nestorgames currently sells only two boards for UNITY:
The Basic edition (19 euros) has 60 pieces and a size 5 hexagonal board (61 cells).
The Deluxe edition (which is only available for purchase with Bitcoin, gold, and silver; the Bitcoin price fluctuates with the value of the Bitcoin currency, but according to this converter, the current price of 25.30 BTC is worth about 240 euros) has 90 pieces and a size 6 hexagonal board (91 cells).
There's an expansion to the Basic edition (12 euros) with extra pieces, which is intended to allow you to play the Basic edition with different distributions of pieces than the default 10 asterisks and 10 rings per color. However, if you have scissors, and you are willing to spend the extra 7 euros to upgrade from just the extra pieces to an entire extra copy of the game, you can play a game with more than just 60 pieces without paying the Deluxe edition price!
Here's a look at the Basic game:
Like most nestorgames, the board is made out of rubber (like a mouse pad) to make it easy to roll up and carry without taking up much space. This also makes it easy to cut with scissors. Unfortunately, all that white stuff and those logos around the board will have to go. Trim the extra stuff of of both boards, and then cut one board like so:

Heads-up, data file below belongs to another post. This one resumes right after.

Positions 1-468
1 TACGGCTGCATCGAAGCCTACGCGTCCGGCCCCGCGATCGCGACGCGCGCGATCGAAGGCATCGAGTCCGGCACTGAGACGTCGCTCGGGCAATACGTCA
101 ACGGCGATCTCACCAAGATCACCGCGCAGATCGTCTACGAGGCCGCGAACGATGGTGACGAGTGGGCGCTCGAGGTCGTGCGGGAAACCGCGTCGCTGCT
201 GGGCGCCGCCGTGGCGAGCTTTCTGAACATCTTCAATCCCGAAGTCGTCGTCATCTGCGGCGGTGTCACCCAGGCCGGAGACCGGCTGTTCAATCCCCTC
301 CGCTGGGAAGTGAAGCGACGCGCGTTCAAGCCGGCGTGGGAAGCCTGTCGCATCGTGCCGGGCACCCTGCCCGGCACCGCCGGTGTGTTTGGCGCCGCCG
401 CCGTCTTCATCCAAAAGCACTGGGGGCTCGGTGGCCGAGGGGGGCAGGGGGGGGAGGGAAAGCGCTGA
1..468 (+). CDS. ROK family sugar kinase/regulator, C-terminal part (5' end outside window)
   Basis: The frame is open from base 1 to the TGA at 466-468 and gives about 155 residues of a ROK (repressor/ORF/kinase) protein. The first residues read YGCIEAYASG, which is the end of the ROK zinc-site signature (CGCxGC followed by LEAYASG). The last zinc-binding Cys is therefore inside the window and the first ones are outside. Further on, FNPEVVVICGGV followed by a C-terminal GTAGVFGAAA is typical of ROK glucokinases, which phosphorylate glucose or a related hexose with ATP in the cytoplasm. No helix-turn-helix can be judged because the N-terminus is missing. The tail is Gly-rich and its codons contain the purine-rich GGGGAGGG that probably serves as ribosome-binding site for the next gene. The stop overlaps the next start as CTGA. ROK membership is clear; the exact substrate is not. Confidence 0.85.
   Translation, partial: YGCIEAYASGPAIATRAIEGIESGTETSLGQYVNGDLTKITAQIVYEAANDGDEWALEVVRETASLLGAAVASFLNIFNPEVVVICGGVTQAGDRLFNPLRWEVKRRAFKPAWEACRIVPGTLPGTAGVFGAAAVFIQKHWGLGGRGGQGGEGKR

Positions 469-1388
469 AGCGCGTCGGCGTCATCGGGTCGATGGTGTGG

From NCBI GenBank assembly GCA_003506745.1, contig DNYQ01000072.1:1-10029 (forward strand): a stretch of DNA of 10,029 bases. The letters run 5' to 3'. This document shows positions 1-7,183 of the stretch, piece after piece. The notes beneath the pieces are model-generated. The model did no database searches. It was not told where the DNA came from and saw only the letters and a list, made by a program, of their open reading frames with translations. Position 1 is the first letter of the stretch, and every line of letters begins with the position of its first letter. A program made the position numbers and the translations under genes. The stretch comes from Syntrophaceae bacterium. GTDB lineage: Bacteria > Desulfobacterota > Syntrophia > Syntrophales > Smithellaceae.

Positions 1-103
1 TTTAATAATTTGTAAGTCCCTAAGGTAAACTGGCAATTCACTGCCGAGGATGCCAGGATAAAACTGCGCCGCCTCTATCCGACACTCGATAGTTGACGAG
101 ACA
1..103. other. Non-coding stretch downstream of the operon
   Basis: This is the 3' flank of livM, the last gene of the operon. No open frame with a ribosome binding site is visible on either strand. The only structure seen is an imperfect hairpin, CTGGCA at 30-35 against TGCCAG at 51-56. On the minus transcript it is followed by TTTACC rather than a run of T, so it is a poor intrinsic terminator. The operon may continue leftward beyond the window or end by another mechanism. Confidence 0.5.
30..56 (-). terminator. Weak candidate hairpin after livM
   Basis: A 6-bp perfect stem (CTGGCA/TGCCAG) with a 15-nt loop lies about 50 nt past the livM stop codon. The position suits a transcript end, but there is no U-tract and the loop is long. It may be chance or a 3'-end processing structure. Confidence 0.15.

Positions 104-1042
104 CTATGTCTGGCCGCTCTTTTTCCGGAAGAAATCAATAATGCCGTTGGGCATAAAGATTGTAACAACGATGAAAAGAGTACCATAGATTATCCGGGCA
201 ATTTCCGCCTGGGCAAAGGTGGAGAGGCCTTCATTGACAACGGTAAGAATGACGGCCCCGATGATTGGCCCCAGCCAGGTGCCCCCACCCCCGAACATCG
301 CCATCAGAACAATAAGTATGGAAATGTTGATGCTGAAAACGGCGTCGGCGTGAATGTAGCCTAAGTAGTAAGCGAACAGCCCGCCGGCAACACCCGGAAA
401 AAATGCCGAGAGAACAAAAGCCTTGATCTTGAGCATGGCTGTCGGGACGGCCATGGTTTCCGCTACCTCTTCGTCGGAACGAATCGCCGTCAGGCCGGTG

(The single cell in the middle can be discarded.)
You can use the strips and the original board to recreate the Deluxe edition's board:
But wait, there's more! 91 cells can be arranged into a triangle, rather than just a hexagon, so while your neighbors with the Deluxe edition are stuck with a hexagonal shape, you can use your Basiluxe edition to play on a triangle like this:
But why play with only 90 pieces when you have 120 pieces? You can make 121-cell boards with ease, and use all of the pieces!
Your neighbors can't play with these boards. nestorgames doesn't even sell additional pieces for the Deluxe edition, so they'll have to buy another entire game to have more than 90 pieces. Sure, they have nice acrylic components, and they have slots for the walls so they lock into place instead of just sitting on the playing surface where a sneeze can move them a few cells over, but who needs that when you can have longer, more intense games, and greater possibilities for boards?
Here's the Basiluxe edition in action:
(Note: This was taken before I had the idea to cut up the 2x5 pieces to allow for the rhombus and triangle-shaped boards. I hope to try these shapes sometime.)